Thank you, Michael P.
But maybe I should back up a bit.
This morning as scheduled my iPhone alarm went off at 3:00 AM. And as scheduled by 3:30 AM I was out the door and on my way to Baltimore Washington Airport. But that’s where the last of the morning’s plans went off as scheduled.
Even by DC standards traffic was oddly heavy for early morning, and by the time I pulled into BWI long-term parking I knew it was going to be close. Then, the terminal shuttle – which I could see from the bus stop – sat parked a good five minutes before making its rounds. However, there was still time to get my boarding pass and make it to the gate…if everything went smoothly. Which it didn’t.
For some reason every self-serve ticket kiosk was dedicated solely to members of the armed forces, meaning the backup at the service counter was tremendous – and it was not yet 5 AM.
To say I travel light doesn’t begin to tell the story: last year I packed in a book bag everything I needed for a three-week international trip. But not so for many of my co-travelers: this morning the French couple immediately in front of me apparently had prepared for the coming global clothing shortage, checking in a remarkable six suitcases – each. In front of them were first-time parents who clearly hadn’t yet learned just how few of those fancy baby accoutrements really are necessary. But finally I had my boarding pass and was free to race through the airport.
And then security.
Enough said on that front – other than the observation that if world peace ever breaks out, we should seriously consider repurposing TSA agents as speed-control personnel and altogether forego every other form of speed constraint.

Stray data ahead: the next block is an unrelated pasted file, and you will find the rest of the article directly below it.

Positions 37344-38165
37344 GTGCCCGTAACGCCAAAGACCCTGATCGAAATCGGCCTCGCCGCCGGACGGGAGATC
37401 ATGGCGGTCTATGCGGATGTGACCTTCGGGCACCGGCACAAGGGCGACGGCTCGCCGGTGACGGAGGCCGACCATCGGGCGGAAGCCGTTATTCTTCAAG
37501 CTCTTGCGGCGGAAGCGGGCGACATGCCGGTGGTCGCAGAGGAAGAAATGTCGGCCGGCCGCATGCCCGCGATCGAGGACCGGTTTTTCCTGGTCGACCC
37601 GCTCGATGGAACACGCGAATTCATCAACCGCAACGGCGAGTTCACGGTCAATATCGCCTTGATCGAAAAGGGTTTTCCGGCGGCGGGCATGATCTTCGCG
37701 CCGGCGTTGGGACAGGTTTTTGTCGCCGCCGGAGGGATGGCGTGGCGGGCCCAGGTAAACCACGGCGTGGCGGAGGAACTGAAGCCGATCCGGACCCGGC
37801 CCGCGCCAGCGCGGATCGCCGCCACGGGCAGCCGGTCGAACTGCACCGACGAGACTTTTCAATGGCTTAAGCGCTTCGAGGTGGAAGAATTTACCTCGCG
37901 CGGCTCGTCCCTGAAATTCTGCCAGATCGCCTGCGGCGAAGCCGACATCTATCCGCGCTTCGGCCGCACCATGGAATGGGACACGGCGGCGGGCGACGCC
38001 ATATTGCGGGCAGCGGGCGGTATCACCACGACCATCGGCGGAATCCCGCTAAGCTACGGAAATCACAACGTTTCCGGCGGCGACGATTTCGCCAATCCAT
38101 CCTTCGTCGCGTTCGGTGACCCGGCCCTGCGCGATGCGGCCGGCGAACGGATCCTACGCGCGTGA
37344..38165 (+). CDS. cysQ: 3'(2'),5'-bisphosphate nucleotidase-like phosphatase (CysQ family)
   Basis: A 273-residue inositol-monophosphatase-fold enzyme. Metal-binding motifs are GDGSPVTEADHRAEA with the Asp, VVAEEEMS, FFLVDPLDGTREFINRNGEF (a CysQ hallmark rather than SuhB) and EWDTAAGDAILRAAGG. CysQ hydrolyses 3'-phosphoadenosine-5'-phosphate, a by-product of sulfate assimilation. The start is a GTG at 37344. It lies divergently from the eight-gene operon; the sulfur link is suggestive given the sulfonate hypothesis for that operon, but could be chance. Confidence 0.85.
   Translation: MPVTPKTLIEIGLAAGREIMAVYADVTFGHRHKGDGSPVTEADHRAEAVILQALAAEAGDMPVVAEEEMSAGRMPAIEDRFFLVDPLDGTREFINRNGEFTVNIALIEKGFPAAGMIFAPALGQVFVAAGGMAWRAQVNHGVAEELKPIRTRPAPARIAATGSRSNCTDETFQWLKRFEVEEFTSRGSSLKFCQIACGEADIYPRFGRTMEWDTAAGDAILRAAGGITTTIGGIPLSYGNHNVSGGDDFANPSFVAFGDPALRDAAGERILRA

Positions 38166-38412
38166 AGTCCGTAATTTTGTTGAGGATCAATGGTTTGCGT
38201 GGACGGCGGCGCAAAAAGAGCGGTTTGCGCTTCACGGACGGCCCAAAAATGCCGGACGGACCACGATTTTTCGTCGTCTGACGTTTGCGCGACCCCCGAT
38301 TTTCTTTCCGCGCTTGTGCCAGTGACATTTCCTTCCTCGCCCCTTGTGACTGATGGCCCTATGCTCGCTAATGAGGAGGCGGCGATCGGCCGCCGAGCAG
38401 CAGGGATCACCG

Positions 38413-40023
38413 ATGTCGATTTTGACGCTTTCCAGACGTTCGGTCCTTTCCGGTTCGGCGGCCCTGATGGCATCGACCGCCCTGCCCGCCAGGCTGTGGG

By the time I finished re-robing and re-packing my electronics, I embarked on my morning’s second marathon with a growing sense of futility: by now nothing short of transformation into a photon was going to get me on my flight.
And I was right.
The plane still stood at the gate, and though the agent was able to walk onto the plane to speak with the attendant, she came back with a message I can only assume was supposed to convey something: the “final numbers were already entered.” I had missed my flight.
Over the years I have missed many flights. I have been stuck in DC traffic and gotten to the airport too late. I have been at JFK an hour early only to have my flight cancelled. I have been in international airports when gate changes were announced in English so heavily accented I couldn’t understand the announcement. I have been on Air France flights that were so late my entire connecting itinerary was useless. But never have I missed a flight when I stood in line praying my mother would live long enough for me to reroute my journey.
Now enter Michael P.
Or more precisely, thank you, Michael P, for not entering. I have your seat on American Airlines. And because I have your seat I will land a full hour earlier than I would have had I made my original flight.
I hope you’re ok – and that you have flexibility in your travel plans.
With my mother at the very end of life’s runway, life seems remarkably short. Certainly life is remarkably complex.
And sometimes, life is just remarkable.